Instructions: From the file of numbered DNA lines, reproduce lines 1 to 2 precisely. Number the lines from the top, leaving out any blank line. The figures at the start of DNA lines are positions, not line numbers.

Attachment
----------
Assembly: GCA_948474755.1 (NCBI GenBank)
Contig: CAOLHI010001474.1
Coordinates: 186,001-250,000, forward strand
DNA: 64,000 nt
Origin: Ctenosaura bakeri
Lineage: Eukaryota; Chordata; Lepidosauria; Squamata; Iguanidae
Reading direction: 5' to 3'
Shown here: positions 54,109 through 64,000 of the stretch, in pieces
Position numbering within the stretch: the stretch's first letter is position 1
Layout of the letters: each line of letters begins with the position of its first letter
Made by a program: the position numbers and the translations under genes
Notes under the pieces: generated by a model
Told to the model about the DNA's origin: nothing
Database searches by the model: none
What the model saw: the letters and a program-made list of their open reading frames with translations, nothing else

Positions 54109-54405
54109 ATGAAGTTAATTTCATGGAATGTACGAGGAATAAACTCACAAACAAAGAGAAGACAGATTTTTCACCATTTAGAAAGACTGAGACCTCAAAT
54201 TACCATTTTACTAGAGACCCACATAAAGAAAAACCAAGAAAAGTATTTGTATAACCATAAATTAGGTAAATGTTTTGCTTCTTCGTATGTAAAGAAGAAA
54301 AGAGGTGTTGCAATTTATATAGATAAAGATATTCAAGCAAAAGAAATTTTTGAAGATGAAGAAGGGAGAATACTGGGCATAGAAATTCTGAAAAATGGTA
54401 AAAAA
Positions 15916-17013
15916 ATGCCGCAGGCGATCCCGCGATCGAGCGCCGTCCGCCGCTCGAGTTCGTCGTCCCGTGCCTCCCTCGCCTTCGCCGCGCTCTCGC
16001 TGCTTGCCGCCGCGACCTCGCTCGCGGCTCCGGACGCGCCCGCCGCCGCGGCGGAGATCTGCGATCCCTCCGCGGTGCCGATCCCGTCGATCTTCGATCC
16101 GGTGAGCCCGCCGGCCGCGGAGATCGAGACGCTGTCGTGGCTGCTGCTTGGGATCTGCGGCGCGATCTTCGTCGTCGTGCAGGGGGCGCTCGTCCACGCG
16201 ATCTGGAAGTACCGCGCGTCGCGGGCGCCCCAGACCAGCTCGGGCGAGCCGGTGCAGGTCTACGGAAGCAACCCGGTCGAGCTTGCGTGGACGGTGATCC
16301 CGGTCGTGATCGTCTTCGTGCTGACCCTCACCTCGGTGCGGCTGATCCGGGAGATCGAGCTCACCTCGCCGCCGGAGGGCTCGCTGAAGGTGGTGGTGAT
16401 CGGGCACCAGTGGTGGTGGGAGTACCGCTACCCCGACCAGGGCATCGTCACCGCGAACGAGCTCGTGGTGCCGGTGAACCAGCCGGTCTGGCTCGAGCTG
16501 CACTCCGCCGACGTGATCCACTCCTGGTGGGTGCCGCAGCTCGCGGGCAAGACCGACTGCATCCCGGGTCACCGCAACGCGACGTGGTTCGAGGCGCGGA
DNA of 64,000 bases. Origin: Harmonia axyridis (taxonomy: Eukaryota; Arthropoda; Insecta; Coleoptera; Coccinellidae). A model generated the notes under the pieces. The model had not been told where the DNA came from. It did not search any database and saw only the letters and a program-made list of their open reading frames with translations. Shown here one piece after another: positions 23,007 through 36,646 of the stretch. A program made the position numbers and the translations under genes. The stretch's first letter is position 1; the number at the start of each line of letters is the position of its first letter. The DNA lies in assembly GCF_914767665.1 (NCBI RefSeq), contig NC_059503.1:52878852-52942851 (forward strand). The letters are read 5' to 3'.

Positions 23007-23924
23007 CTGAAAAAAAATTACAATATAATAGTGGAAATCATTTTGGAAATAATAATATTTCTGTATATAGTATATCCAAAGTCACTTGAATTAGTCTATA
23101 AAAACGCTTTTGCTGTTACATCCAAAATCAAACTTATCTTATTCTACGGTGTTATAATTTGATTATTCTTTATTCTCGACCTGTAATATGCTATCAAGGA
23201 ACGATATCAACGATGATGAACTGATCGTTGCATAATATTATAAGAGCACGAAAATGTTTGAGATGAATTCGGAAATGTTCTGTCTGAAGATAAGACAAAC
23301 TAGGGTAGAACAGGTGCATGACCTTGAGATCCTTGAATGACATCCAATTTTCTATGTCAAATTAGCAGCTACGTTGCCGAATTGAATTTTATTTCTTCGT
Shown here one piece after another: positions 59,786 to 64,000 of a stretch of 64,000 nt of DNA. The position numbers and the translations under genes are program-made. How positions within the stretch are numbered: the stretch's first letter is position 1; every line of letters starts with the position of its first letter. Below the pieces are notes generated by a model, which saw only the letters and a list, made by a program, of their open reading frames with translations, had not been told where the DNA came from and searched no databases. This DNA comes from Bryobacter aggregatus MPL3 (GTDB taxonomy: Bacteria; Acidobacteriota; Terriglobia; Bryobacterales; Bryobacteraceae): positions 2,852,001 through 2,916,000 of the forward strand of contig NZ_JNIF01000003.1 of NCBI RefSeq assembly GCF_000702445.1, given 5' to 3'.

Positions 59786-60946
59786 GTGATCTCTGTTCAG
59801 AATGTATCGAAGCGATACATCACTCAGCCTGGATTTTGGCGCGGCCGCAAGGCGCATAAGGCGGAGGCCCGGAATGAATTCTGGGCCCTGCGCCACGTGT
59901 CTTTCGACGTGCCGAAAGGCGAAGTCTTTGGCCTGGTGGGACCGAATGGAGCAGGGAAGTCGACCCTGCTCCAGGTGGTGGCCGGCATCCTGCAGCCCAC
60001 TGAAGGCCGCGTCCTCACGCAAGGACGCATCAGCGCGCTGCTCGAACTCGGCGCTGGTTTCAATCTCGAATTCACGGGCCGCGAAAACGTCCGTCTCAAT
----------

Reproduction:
Assembly: GCA_948474755.1 (NCBI GenBank)
Contig: CAOLHI010001474.1